Gillette Stadium in Foxborough is the home venue for the New England Patriots (NFL) and the New England Revolution (MLS)
Koppen climate of Massachusetts
A 1779 five-shilling note issued by Massachusetts.
Koppen climate of Massachusetts

It borders on the Atlantic Ocean and Gulf of Maine to the east, Connecticut and Rhode Island to the south, New Hampshire and Vermont to the north and New York to the west.

In 1691, the colonies of Massachusetts Bay and Plymouth were united (along with present-day Maine, which had previously been divided between Massachusetts and New York) into the Province of Massachusetts Bay.

Quebec

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One of the thirteen provinces and territories of Canada.

One of the thirteen provinces and territories of Canada.

A depiction of Jacques Cartier by Théophile Hamel, 1844
Three Huron-Wyandot chiefs from Wendake. New France had largely peaceful relations with the Indigenous people, such as their allies the Huron. After the defeat of the Huron by their mutual enemy, the Iroquois, many fled from Ontario to Quebec.
Montcalm leading his troops into battle. Watercolour by Charles William Jefferys.
The Province of Quebec in 1774
The Battle of Saint-Eustache was the final battle of the Lower Canada Rebellion.
George-Étienne Cartier, creator of the Quebec state and premier of Canada East
Maurice Duplessis, premier of Quebec from 1936 to 1939 and during the Grande Noirceur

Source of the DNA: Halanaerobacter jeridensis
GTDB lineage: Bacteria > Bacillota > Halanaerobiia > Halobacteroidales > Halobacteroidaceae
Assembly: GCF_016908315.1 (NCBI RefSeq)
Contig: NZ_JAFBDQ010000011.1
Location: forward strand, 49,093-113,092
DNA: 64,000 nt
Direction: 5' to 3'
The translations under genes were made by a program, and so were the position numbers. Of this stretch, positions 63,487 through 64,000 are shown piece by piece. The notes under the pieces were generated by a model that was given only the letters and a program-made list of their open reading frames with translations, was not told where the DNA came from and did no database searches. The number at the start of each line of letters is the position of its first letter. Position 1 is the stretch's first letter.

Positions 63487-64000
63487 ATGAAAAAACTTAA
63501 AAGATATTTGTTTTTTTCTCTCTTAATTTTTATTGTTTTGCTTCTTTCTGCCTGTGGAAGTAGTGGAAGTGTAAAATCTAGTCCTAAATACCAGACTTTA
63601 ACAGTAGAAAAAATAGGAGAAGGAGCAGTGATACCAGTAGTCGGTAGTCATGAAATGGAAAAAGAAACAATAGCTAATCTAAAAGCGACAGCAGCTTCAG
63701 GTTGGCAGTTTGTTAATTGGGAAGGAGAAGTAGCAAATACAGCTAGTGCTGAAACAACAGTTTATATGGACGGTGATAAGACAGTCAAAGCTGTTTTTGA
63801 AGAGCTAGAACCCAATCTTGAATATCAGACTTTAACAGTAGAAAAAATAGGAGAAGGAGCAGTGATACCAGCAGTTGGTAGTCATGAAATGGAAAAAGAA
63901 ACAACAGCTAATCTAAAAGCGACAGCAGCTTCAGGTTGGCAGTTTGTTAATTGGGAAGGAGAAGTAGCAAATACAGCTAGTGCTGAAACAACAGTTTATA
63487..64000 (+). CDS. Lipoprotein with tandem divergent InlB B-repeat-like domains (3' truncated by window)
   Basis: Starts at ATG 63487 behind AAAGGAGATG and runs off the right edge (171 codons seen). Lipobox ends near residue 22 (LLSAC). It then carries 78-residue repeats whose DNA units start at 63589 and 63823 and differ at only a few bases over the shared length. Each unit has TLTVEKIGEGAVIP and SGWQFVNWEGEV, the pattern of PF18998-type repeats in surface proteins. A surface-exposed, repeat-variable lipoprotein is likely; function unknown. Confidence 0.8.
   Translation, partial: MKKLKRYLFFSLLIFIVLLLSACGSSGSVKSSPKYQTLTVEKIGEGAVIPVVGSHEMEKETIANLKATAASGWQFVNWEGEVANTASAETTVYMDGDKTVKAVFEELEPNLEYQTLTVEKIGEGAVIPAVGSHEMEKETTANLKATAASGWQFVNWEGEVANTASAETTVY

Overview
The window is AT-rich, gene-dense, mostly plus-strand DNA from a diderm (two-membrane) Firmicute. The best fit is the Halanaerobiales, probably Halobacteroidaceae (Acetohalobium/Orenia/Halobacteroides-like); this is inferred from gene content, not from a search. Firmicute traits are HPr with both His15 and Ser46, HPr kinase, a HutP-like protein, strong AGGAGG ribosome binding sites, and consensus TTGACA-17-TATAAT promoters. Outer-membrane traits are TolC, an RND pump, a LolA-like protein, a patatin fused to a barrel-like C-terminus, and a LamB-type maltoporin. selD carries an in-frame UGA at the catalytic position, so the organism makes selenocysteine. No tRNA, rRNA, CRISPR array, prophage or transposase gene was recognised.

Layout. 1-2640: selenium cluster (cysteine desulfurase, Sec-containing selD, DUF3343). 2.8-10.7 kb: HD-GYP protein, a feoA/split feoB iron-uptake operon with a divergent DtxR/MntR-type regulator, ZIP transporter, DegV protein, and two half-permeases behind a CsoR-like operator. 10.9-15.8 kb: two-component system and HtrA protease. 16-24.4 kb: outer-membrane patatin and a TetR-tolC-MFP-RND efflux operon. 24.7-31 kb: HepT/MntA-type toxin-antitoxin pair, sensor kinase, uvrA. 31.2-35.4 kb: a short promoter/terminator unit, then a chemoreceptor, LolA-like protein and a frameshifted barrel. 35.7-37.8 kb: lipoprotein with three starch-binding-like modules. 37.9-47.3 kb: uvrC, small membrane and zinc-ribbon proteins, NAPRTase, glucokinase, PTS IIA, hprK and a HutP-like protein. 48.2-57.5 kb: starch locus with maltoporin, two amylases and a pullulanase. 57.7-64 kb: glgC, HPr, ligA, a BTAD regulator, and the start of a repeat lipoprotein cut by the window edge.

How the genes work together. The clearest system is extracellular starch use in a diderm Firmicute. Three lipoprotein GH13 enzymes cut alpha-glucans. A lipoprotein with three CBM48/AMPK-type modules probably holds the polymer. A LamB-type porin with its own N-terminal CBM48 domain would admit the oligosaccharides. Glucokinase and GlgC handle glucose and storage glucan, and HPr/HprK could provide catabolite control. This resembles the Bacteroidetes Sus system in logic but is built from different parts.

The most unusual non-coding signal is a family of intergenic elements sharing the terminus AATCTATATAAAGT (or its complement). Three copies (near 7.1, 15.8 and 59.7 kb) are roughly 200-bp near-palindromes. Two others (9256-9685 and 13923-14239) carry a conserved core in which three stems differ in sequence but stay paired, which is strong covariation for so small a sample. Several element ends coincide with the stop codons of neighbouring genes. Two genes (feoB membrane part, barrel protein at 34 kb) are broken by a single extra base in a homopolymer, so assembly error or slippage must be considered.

"Maîtres chez nous" was the electoral slogan of the Liberal Party during the 1962 election.
René Lévesque, one of the architects of the Quiet Revolution, and the Premier of Quebec's first modern sovereignist government
Map of Quebec
Michel's falls on Ashuapmushuan River in Saint-Félicien, Saguenay–Lac-Saint-Jean
Köppen climate types of Quebec
Baie-Saint-Paul during winter
The Parliament Building in Quebec City
The seventeen administrative regions of Quebec.
The Édifice Ernest-Cormier is the courthouse for the Quebec Court of Appeal in Montreal
The Basilica of Sainte-Anne-de-Beaupré
Map of aboriginal communities in Quebec, this includes reserves, settlements and northern villages.
The Institut national de la recherche scientifique helps to advance scientific knowledge and to train a new generation of students in various scientific and technological sectors.
Quebec's exports to the international market. The United States is the country which buys the most Québécois exports by far. (2011)
The Beauharnois generating station, operated by Hydro-Québec
A mockup of the Airbus A220 (formerly the Bombardier CSeries), originally developed by Bombardier Aerospace
The Château Frontenac is the most photographed hotel in the world.
In 1969, Héroux-Devtek designed and manufactured the undercarriage of the Apollo Lunar Module.
The ferry N.M. Camille-Marcoux, of the Société des traversiers du Québec
The show Dralion, Cirque du Soleil, introduced in 2004
La chasse-galerie (1906) by Henri Julien, showing a scene from a popular Quebec folk legend.
La Cavalière by Charles Daudelin, 1963, installed in front of the pavilion Gérard Morisset of the Quebec National Museum of Fine Arts in Quebec City